Anchor tenant for former Central Bank; and Conor McGregor’s Green Back
Business Today: the best news, analysis and comment from ‘The Irish Times’ business desk
WeWork has signed on to become the anchor tenant at the old Central Bank tower on Dublin’s Dame Street
WeWork, the US shared office group popular with millennials and tech start-ups, has signed on to become the anchor tenant at One Central Plaza, the old Central Bank tower on Dublin’s Dame Street.
Mixed martial arts fighter Conor McGregor is continuing his battle for a broad range of intellectual property rights related to his personal brand. McGregor has applied to register the trademark for the term “The Green Back” across Europe.
Efforts to remove the complexity of current pension rules are underway, but the Association of Pension Trustees, whose members administer self-administered pensions in Ireland, have complained that the reforms process is going on behind closed doors.
New research from PriceWaterhouse Coopers (PWC) suggests crime against business is on the rise. It also suggests cybercrime is the top form of crime against Irish businesses, and is twice as prevalent here as the average abroad. In its Irish Economic Crime and Fraud report, PWC finds that almost half of the 77 companies surveyed have experienced some form of crime over the last two years since it last conducted the survey, up from 34 per cent in 2016.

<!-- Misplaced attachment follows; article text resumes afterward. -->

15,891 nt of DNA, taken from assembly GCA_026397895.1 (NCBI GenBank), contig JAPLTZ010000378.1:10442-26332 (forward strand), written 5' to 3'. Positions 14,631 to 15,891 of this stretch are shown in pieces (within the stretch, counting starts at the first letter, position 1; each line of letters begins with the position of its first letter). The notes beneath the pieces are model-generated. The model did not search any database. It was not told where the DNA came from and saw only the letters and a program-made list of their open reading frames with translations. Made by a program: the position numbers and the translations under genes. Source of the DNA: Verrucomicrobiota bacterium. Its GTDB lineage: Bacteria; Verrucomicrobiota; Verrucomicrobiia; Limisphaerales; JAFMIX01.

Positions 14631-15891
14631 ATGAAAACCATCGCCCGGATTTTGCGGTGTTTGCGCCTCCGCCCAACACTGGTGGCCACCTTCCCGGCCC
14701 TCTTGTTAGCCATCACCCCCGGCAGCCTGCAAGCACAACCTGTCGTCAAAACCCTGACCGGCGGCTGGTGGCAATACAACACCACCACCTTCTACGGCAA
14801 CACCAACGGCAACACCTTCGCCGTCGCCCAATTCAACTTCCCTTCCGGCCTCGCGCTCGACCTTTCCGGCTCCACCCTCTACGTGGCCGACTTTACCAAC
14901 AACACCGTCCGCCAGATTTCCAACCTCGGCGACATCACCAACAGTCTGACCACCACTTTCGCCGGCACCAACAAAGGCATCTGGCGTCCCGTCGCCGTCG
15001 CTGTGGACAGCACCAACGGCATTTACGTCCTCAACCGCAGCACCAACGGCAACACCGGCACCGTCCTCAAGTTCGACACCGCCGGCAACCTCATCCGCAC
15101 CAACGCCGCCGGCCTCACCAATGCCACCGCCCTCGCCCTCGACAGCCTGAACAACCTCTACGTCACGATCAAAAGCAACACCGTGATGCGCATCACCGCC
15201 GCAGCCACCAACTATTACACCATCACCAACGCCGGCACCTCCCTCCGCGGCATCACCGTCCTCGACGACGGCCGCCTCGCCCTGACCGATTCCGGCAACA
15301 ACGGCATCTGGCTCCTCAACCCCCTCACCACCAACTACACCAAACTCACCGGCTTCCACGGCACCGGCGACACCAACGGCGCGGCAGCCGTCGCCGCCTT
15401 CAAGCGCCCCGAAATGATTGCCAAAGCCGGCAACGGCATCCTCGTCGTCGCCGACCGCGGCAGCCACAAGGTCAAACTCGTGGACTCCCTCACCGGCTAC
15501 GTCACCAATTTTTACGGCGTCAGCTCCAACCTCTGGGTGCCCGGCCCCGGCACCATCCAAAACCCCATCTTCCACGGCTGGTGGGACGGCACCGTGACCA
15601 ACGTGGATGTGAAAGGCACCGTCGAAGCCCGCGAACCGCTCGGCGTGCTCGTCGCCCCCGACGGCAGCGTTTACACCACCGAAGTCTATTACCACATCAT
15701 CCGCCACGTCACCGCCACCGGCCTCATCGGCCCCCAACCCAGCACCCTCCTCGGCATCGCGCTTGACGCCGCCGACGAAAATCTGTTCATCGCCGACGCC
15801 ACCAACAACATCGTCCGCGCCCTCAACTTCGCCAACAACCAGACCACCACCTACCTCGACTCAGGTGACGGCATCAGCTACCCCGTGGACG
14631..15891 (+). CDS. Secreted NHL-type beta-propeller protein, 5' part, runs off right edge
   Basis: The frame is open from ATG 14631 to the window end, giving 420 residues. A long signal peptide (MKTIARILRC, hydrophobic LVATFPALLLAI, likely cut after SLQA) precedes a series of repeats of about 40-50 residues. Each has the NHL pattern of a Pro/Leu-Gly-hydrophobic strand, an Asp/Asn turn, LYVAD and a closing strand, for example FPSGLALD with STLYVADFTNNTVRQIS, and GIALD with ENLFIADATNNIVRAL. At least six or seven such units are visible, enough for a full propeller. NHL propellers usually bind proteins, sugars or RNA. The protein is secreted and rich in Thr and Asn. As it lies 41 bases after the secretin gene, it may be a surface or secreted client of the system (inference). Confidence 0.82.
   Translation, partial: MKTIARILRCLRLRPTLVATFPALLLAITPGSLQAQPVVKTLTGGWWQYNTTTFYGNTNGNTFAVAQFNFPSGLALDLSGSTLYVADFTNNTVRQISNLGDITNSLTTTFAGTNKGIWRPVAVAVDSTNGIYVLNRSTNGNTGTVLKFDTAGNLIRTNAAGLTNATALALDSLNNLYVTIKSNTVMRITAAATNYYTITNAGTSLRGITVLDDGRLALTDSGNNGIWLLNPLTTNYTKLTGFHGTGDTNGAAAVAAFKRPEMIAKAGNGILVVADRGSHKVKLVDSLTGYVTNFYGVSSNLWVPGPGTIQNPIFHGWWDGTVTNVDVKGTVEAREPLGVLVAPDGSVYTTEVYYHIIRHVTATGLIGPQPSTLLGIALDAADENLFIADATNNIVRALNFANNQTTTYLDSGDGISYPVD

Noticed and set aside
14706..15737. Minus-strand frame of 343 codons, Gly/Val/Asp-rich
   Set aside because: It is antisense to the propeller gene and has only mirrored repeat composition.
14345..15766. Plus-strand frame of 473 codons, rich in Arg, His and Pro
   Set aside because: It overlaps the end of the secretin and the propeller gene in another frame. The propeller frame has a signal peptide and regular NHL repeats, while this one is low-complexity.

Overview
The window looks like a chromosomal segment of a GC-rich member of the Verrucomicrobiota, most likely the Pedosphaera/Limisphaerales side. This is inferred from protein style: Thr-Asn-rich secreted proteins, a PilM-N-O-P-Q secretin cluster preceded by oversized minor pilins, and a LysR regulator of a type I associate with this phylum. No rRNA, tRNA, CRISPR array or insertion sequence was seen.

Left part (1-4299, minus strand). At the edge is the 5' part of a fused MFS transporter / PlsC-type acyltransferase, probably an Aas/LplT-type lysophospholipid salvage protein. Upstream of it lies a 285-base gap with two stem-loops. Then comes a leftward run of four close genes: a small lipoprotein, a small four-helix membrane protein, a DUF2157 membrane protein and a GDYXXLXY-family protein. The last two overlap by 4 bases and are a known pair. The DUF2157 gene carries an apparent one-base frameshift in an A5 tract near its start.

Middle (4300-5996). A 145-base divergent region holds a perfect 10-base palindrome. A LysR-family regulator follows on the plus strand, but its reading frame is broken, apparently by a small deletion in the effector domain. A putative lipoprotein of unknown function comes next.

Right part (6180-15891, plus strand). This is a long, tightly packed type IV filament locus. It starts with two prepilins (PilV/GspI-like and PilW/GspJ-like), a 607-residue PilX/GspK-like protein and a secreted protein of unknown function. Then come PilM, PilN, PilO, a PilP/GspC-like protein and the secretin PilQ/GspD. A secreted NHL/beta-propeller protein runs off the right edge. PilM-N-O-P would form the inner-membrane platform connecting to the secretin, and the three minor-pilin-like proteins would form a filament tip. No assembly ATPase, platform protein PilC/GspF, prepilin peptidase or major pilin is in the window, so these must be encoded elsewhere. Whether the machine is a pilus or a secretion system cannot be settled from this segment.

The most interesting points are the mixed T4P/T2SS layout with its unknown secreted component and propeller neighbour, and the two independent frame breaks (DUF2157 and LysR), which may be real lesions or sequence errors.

As the game of Brexit continues to be tied in knots by semantics, the latest focus is on the meaning of the word ‘meaningful’. In his column this week, Chris Johnsargues that something is going to happen either to move the Brexit deadline or to introduce yet another fudge.
Meanwhile, Pilita Clark argues that the rise of female bots - digital virtual assistants - shows the digital future is female - but not in a good way. “All are polite, helpful and in Ava’s case, strikingly gorgeous. In other words, they are precisely the sort of bots one might expect from a tech industry dominated by men.”
Brazil’s Rubens Menin, the largest residential real estate developer in Latin America, has been named EY World Entrepreneur of the Year for 2018. The Brazilian was selected from 56 finalists from 46 countries.
Harry Hughes, chief executive of Co Mayo-based speciality clothing company Portwest, represented Ireland at the awards as holder of the the Irish entrepreneur of the year title. Profiling the next tranche of finalists in the awards, we look at the four nominees shortlisted this year in the international category.